Even Gamers Need To Eat

I don’t play video games. I’m pretty sure most of my followers don’t either. I did a survey about a year ago to find out more about my email subscribers.
Turns out they’re not too different from me. A typical Jackie M follower is –
Aged 35-55
Married with kids
A career professional
I didn’t ask if they played Grand Theft Auto or World of Warcraft, but I’ll go out on a limb and say they don’t look like these guys –
(L to R) Adam “Pez Perry, Jack Huddo, Phid McAwesome
PezHuddo and Phid are gamer buddies whom I met through our mutual association with Lenovo. They live stream on this thing called Twitch.
“What’s Twitch?” asks pretty much everybody I know.
Twitch, as Phid explained, is the world’s largest live streaming platform for gamers.
According to Michael Aragon, Senior VP of Content, Twitch sees approximately 10 million daily active users globally, and each user watches on average 106 minutes of content per day (<< you read that right).
In 2016, Australians watched over 3.25 billion minutes of content (that’s over 6,000 years!) on Twitch and streamed for over 1.5 million hours.
This is all well and good, but how’s that relevant to live cooking videos, which I’ve been doing for 5-plus years?
It all began when Google decided to kill off Hangouts-On-Air (HOA) in September 2016. That was where I had started live streaming my Asian cooking back in 2012. It wasn’t perfect but it had a lot of features I couldn’t find in the new kids on the live video block – Periscope, YouTube Live, Facebook Live, etc.
I liked the bells and whistles of a Twitch stream – the branding elements, the community, the monetisation options, the chill vibe, and more.
I kind of envied these Twitch gamers.
Then I learned that as of late 2015, Twitch had expanded beyond just gaming content. There was now a Creative Category where artists showcase their creative processes, and that includes cooking.
If there’s one thing I learned from Google Hangouts-On-Air, it’s that it’s critical to get in early on any new platform. That’s how you get noticed. Five years back, my HOAs got the attention of Google who started promoting my profile on Google+. Over the course of the next two years I ended up with 1.8 million followers on that platform.
Still, I wasn’t sure if Twitch would be a good fit. What self-respecting young gamer would follow a tattoo-free, piercings-free, middle-aged, Bible-quoting Asian woman who cooks Southeast Asian food with exotic ingredients they’ve never heard of?
Yes, there were cooking streams on Twitch, but so far they were mainly gamers who liked to cook. As a professional cook I would be breaking new ground.
I expressed my reservations but they encouraged me to go for it.
“Even gamers need to eat”, they said.
That sealed the deal. I started on Twitch in February 2017.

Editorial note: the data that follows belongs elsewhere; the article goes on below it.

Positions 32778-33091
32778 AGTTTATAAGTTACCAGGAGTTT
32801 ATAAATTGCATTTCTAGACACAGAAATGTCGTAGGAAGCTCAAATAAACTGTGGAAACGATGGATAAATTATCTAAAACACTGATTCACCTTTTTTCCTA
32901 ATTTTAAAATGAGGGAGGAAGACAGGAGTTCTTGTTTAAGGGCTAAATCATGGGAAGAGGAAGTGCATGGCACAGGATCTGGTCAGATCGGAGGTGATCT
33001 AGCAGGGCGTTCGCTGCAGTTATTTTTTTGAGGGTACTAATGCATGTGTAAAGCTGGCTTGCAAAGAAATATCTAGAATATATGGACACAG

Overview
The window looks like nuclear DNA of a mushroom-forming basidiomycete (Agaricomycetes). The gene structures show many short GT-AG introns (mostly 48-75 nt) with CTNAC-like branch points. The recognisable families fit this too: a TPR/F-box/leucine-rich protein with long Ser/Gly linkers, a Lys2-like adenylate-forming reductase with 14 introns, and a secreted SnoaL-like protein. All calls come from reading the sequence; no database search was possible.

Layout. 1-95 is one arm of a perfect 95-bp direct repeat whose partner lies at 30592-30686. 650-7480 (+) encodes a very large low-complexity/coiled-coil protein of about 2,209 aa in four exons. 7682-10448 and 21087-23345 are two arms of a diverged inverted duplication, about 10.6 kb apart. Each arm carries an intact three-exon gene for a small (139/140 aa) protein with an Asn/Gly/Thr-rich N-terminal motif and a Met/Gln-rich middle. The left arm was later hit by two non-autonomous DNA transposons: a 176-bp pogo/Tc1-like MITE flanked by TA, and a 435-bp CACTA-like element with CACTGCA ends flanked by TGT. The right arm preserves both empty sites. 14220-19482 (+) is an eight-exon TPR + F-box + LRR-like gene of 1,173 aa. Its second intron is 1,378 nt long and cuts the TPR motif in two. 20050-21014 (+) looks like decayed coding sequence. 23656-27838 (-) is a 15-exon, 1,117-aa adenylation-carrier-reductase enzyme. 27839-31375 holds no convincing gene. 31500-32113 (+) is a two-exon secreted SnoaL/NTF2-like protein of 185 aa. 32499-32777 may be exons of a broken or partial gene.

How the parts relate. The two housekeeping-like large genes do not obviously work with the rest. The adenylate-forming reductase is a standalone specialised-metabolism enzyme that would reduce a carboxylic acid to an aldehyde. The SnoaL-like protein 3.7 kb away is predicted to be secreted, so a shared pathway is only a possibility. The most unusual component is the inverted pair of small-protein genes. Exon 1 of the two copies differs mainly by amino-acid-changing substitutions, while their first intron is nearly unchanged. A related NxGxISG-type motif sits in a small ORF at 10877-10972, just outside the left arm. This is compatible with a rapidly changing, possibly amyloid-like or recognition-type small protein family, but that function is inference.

As I write this 6 months (and 300,000 channel views) later, I can look back on some of the things I’ve learned:
  • I get attacked on YouTube (and sometimes Facebook) when my live videos run for more than 10 minutes. People expect short, snappy YouTube videos when they search for a beef rendang recipe, not something that takes 2 hours because you’re cooking it from scratch. I almost had the opposite problem when I started out on Twitch; at under 90 minutes my livestreams bordered on a lack of commitment compared to those who cook for 5 hours at a time. Nowadays I’ve increased the duration of my videos, and the only thing holding me back from doing more or longer livestreams is, frankly, my internet data limit (that’s another story for another time).
  • It was a tough gig trying to get my existing followers to transition over to Twitch. I was live streaming to an audience of a big fat zero when I started out and it took a long time to gain traction. It was sheer stubbornness and reminding myself that I could repurpose these videos that kept me going most days.
  • Most of my new community on Twitch are even younger than I expected (younger than those guys above). We’re talking high schoolers and university students. I’m old enough to have a DAUGHTER who is in turn old enough to dismissively refer to this age group as “kids”. I never thought I’d see the day but I actually really enjoy interacting with them. They’re smart, funny, thoughtful and engaging and they’re spread across Australia, New Zealand, North America, Europe and Asia.
  • I’ve collected about $50 in tips since I started. It’s laughable compared to others but that’s probably because I do nothing to solicit them (maybe I should!) – no tip jar, donation goal, wish list etc. It’s still $50 more than what I ever collected in all those years of live videos elsewhere and it speaks to the community vibe of Twitch.
What next for my Twitch channel?
My focus is my Twitch community (sounds strange coming from someone who isn’t much of a social butterfly) – how I can impact lives positively through what I do.
In addition to my current schedule, I’m looking to take this on the road. I want to do mobile livestreams to the IRL Category, the most popular new vertical on Twitch used for vlogging, social eating, etc. All I need is a better mobile phone and more 4G data.
I already collaborate with brands such as Lenovo and Rode Microphones, and I want to expand on that and also seek opportunities to work with other Twitch streamers.
Speaking of other Twitch streamers, I’ve connected with two Sydney creatives – Lara de Wit and Tricia Rufus – who have carved out their own incredibly successful niches on the platform. I’ll be featuring their stories in my upcoming posts.
My Twitch channel >>
This post was originally published on Huffington Post, Used with permission of Jackie M